Not Only Buffleheads Have a Big White Head Patch: One Merganser Does Too

All winter long, I’ve enjoyed watching mergansers. I found the male Red Breasted Mergansers particularly endearing as they tried to woo their indifferent mates. The simpler coloured Common Mergansers also popped up through the surf with pleasing regularity. I nurtured a tiny secret longing, however, to see a male Hooded Merganser, particularly after seeing the striking cover photo of the book the Birds of Georgian Bay.


Still, when I searched for reports of Hooded Mergansers they were few and far between. Most birds were spotted by better birders than I in areas with large expanses of water where I could all too easily overlook them. So I resigned myself to missing them, at least for this year.

Photo of Hooded Merganser Male Best on NaturalCrooksDotCom

Imagine my blast of pure energy, then, when I stepped cautiously around a curve of pebbles and sand where Lake Ontario meets a stream, and spotted under the trailing stems of a willow, a flash of white on black. Somehow I just knew it was a Hooded Merganser.

Photo of Hooded Merganser Pair on NaturalCrooksDotComS

And sure enough, it was. In fact, it was two, a pair.

Unfortunately, they had seen me at exactly the moment (or before) that I saw them. They swam swiftly round the bend upstream. I followed as slowly and cautiously as I could, but I knew my time might be strictly limited. Unlike the birds, I knew upstream were more people, not fewer.

Hooded Merganser Female on NaturalCrooksDotCom

You can see the female has a “hood” too that she can fluff up or lower. Here it’s partly fluffed.

Once more, I had to manually focus my Nikon D5100 through a tangled tulgy of red osier and reeds. The birds were seriously distant from me, but the bright blue sky and the noon day sun helped give me enough light to capture at least some fuzzy images.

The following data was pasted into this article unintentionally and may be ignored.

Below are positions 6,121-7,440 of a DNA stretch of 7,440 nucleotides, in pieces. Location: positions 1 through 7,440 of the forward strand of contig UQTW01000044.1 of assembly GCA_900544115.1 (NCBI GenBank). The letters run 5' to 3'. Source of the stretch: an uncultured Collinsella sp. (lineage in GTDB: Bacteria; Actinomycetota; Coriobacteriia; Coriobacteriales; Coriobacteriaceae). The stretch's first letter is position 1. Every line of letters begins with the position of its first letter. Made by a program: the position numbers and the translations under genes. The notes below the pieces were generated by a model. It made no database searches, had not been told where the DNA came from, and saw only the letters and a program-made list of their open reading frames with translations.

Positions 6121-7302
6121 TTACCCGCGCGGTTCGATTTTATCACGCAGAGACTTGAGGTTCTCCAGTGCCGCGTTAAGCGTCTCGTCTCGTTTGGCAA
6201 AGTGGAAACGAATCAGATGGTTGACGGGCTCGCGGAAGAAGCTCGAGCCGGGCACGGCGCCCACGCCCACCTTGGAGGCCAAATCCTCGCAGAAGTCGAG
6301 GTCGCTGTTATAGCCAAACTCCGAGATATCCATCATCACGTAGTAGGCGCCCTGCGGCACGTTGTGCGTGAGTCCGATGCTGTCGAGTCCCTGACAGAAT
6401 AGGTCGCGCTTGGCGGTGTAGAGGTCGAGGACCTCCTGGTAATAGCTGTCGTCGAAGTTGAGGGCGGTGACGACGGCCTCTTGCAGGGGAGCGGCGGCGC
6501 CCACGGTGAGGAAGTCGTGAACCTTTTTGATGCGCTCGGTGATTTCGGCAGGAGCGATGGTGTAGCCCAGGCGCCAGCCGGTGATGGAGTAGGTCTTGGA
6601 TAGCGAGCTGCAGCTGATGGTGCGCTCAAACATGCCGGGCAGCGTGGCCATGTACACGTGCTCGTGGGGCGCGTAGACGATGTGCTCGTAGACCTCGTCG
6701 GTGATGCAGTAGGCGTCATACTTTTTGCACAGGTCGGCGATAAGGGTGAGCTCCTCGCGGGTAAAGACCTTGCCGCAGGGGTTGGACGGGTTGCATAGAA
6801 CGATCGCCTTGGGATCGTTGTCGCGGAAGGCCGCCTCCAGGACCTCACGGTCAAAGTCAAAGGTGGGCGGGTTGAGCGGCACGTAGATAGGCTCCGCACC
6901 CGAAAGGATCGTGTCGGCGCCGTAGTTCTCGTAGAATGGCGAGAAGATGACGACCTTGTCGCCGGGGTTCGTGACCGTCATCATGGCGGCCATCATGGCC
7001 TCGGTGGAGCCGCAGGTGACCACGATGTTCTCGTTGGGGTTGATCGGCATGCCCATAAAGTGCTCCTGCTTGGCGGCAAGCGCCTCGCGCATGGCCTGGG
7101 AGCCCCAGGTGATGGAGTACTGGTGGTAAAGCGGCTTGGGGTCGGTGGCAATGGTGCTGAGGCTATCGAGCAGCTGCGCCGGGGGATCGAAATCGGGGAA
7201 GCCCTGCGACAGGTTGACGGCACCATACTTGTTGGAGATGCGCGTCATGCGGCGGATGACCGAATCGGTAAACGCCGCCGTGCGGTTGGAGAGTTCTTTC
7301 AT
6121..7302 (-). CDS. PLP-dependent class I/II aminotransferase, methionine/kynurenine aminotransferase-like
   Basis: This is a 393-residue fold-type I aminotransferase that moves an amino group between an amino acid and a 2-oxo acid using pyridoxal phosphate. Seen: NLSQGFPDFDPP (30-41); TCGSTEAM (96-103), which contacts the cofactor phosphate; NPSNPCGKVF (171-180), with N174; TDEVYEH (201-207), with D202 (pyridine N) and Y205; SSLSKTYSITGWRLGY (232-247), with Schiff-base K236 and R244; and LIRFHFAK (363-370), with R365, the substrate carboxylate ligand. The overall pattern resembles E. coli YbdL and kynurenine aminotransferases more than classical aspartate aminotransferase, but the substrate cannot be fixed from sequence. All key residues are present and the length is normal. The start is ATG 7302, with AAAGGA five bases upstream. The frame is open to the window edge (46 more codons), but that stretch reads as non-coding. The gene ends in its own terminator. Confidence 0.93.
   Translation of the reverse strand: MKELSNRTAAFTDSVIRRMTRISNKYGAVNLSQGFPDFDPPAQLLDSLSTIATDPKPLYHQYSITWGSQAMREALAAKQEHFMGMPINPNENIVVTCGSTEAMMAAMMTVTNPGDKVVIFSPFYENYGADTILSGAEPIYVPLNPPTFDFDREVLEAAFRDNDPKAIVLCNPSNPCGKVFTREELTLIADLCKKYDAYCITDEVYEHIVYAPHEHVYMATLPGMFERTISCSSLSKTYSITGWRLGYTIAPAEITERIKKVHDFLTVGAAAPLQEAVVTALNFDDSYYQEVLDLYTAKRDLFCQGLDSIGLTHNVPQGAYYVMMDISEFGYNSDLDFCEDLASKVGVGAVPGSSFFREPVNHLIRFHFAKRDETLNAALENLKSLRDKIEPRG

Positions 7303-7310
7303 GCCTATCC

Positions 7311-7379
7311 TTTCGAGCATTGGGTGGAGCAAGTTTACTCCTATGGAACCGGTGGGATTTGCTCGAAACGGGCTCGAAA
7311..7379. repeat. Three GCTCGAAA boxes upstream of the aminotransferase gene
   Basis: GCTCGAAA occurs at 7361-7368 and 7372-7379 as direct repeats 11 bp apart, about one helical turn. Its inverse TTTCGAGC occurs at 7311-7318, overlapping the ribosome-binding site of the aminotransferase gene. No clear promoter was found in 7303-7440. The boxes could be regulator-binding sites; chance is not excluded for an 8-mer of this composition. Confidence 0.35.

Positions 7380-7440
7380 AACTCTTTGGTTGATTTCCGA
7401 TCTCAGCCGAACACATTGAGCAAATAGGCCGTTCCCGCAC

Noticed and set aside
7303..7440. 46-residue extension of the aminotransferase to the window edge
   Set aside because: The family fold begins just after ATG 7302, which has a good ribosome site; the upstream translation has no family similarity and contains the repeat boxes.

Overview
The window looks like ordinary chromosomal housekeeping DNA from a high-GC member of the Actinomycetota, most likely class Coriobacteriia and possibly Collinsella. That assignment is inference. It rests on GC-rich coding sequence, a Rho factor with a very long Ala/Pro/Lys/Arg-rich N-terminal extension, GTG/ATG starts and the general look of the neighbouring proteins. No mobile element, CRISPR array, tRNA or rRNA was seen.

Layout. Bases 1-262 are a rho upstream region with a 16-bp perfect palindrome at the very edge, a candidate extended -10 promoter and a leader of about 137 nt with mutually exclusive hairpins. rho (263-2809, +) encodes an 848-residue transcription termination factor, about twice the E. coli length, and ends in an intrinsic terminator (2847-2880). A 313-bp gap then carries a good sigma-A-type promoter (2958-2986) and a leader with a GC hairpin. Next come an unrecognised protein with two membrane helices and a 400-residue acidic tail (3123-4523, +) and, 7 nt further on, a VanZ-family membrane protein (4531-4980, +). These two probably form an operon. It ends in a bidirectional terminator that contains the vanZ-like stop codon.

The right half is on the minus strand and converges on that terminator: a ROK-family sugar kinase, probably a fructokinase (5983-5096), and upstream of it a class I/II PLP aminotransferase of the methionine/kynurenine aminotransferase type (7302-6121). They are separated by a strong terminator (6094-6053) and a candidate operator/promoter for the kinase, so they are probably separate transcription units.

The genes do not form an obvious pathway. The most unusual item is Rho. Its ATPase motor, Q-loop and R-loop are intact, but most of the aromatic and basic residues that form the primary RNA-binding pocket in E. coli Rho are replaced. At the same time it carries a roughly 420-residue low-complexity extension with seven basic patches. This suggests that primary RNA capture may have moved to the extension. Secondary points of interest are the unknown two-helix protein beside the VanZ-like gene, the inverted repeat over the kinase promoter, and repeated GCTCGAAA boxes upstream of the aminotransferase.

Photo of Hooded Merganser Pair Up on NaturalCrooksDotComS

You can see here that the female can be easily overlooked if seen from the wrong angle!

Within three minutes, the birds spooked and flew off towards Lake Ontario. I couldn’t help but cheer them on, though. I had finally seen a pair of Hooded and I hadn’t even been looking for them!

When I got home, though, I realized I know next to nothing about these birds. Do they fish in deep water in lakes like the Red Breasted and Common Mergansers? Or do they chase smaller prey in the streams and rivers? Do they eat fish, or crayfish, or mollusks, or all of the above? Do they nest here in the Toronto-area, or do they fly up to the taiga or tundra?

As I often do, I started with a peek at Cornell University’s All About Birds site. They have a tremendous amount of information online ready to read. I encourage you to visit their website.

Upon what Do Hooded Mergansers Like to Munch?

It was no surprise to find this merganser also eats fish. AllaboutBirds says small fish are taken. They also eat aquatic insects, which I had not expected. Crayfish are also food. In fact, it appears they will eat almost anything small and tasty.

Their preferred summer habitat is small bodies of water in southern forested areas, according to AllAboutBirds. So it’s possible the pair I saw might return and nest in the area. It’s unlikely though as the stream is not particularly clear and the website says they prefer to be able to see to hunt.

Look! Up in the Tree! Is it a Finch? Is it a Jay? No, It’s a Duck!

To my surprise, Hooded Mergansers have something in common with Wood Ducks: they both nest in tree cavities. These nest holes are usually 10-50 feet off the ground. The poor chicks are expected to jump out when newly hatched and crash land to the ground. Ouch!

And according to AllAboutBirds, it is the mother who calls them to plummet to meet her. And I thought I was a bad parent if I just shouted from the kitchen for my kids to get up!

They nest throughout southern Ontario including in the GTA. I’ll have to keep my eyes open in the future. Although this was my first close encounter with Hooded Mergansers, I’ll be happy if it’s not my last!

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